R: How to Layout and Design an Infographic
As promised from my recent article, here’s my tutorial on how to layout and design an infographic in R. This article will serve as a template for more infographic design that I plan to share on future posts. Hence, we will go through the following sections:
1. Layout – mainly handles by grid package.
2. Design – style of the elements in the layout.
• Texts – use extrafont package for custom fonts;
• Shapes (lines and point characters) – use grid, although this package has been removed from CRAN (as of February 26, 2015), the compressed file of the source code of the package is still available. But if I am not mistaken, by default this package is included in R. You might check it first before installing.
• Plots – several choices for plotting data in R: base plot, lattice, or ggplot2 package.

The Imminent Future of Predictive Modeling
Over the past two to three years there has been a small explosion of companies offering cloud-based Machine Learning as a Service (MLaaS) and Predictive Analytics as a Service (PAaaS). IBM and Microsoft both have major freemium offerings in the form of Watson Analytics and Azure Machine Learning respectively, with companies like BigML, Ayasdi, LogicalGlue and ErsatzLabs occupying the smaller end of the spectrum. These are services which allow a data owner to upload data and rapidly build predictive or descriptive models, on the cloud, with a minimum of data science expertise.

Topic models: Past, present, and future
I don’t remember when I first came across topic models, but I do remember being an early proponent of them in industry. I came to appreciate how useful they were for exploring and navigating large amounts of unstructured text, and was able to use them, with some success, in consulting projects. When an MCMC algorithm came out, I even cooked up a Java program that I came to rely on (up until Mallet came along). I recently sat down with David Blei, co-author of the seminal paper on topic models, and who remains one of the leading researchers in the field. We talked about the origins of topic models, their applications, improvements to the underlying algorithms, and his new role in training data scientists at Columbia University.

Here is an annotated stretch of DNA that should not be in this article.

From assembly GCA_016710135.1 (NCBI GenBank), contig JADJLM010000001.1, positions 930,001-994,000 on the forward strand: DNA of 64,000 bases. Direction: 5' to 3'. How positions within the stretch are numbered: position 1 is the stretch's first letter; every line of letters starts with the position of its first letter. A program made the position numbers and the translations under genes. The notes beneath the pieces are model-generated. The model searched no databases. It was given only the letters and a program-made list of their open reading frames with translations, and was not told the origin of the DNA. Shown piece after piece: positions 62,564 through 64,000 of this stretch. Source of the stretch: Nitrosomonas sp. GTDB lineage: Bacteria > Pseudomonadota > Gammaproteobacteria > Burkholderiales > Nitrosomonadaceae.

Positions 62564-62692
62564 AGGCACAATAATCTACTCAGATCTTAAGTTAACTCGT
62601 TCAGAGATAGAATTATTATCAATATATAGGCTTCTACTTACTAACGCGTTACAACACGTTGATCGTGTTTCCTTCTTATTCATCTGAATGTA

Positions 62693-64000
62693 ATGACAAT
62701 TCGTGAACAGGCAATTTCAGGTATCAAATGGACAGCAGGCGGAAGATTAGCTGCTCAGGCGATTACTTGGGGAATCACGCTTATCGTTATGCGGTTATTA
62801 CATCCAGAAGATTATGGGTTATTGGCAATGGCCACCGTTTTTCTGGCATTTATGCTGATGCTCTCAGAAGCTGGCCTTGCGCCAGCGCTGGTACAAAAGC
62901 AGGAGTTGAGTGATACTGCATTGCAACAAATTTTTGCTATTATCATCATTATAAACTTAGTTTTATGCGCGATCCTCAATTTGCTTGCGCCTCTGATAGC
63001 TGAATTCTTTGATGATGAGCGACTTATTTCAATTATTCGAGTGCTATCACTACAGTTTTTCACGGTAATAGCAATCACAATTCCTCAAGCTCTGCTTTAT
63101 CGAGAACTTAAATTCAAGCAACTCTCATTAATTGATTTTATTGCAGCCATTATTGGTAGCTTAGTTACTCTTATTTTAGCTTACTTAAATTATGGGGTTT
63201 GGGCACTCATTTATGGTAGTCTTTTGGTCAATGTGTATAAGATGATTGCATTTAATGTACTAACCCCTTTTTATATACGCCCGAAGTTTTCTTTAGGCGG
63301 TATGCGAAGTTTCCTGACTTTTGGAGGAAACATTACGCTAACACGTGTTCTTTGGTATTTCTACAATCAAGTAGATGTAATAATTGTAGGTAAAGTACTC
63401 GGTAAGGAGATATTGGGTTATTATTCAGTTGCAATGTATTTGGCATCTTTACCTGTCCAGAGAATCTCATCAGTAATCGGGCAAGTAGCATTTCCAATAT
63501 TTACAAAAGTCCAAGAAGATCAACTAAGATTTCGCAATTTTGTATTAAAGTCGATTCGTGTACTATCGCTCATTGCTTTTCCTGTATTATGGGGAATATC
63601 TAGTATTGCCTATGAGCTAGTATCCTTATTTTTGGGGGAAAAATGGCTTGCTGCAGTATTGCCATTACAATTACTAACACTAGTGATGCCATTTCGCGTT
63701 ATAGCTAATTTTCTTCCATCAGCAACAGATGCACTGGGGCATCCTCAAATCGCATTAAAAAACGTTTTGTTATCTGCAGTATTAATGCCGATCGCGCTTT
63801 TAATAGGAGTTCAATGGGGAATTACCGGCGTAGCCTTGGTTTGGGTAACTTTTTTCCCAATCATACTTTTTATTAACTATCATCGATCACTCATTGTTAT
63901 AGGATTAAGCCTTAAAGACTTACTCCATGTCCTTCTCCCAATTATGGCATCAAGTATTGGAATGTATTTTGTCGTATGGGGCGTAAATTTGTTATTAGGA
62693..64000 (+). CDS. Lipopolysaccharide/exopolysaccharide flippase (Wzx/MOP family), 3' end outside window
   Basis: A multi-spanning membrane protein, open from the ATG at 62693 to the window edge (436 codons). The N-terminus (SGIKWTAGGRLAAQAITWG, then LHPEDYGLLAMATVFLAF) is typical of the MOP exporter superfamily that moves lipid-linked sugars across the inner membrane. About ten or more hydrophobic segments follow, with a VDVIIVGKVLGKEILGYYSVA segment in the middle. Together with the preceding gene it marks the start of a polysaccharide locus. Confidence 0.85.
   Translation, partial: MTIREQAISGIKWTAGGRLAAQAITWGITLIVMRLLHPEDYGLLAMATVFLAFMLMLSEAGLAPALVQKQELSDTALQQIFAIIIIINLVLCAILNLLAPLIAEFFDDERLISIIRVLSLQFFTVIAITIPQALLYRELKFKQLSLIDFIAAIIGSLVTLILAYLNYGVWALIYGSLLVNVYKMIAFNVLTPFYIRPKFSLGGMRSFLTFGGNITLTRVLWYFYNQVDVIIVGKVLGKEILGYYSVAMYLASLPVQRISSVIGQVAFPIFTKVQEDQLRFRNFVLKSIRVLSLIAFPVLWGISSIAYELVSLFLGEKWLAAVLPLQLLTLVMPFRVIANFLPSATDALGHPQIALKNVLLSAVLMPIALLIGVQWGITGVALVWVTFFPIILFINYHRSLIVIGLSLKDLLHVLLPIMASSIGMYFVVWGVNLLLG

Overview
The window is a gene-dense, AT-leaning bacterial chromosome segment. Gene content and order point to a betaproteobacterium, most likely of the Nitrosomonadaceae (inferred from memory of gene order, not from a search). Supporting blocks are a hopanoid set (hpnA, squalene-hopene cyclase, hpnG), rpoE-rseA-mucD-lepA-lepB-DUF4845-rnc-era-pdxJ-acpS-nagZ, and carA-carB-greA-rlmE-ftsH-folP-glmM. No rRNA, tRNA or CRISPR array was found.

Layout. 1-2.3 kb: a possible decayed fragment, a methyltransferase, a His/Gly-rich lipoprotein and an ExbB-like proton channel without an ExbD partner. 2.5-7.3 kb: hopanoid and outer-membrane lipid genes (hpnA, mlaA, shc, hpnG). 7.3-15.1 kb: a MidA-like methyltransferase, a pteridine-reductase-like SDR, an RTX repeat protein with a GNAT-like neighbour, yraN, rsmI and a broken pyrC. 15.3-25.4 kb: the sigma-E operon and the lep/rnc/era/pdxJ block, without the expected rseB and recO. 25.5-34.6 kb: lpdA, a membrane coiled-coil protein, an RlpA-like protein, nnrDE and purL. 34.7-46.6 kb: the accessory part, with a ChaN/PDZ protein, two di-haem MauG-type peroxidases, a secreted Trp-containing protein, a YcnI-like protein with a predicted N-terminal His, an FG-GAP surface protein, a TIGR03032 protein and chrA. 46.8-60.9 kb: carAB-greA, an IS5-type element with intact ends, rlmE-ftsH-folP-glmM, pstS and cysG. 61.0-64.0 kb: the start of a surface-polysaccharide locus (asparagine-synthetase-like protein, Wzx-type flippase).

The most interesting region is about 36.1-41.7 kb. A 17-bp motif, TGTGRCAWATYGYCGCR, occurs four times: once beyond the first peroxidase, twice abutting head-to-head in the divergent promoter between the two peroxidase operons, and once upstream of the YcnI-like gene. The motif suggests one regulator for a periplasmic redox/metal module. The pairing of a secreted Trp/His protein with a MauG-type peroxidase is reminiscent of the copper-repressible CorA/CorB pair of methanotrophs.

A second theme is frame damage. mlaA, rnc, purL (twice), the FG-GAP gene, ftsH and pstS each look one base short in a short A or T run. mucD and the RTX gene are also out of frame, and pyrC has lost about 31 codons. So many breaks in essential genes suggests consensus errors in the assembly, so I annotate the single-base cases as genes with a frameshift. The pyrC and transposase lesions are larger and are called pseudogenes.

Announcing shinyapps.io General Availability
RStudio is excited to announce the general availability (GA) of shinyapps.io. Shinyapps.io is an easy to use, secure, and scalable hosted service already being used by thousands of professionals and students to deploy Shiny applications on the web. Effective today, shinyapps.io has completed beta testing and is generally available as a commercial service for anyone.

Big data and the retail industry

Deep Learning: Doubly Easy and Doubly Powerful with GraphLab Create
One of machine learning’s core goals is classification of input data. This is the task of taking novel data and assigning it to one of a pre-determined number of labels, based on what the classifier learns from a training set. For instance, a classifier could take an image and predict whether it is a cat or a dog.

Python Tutorial: Multivariate Linear Regression to Predict House Prices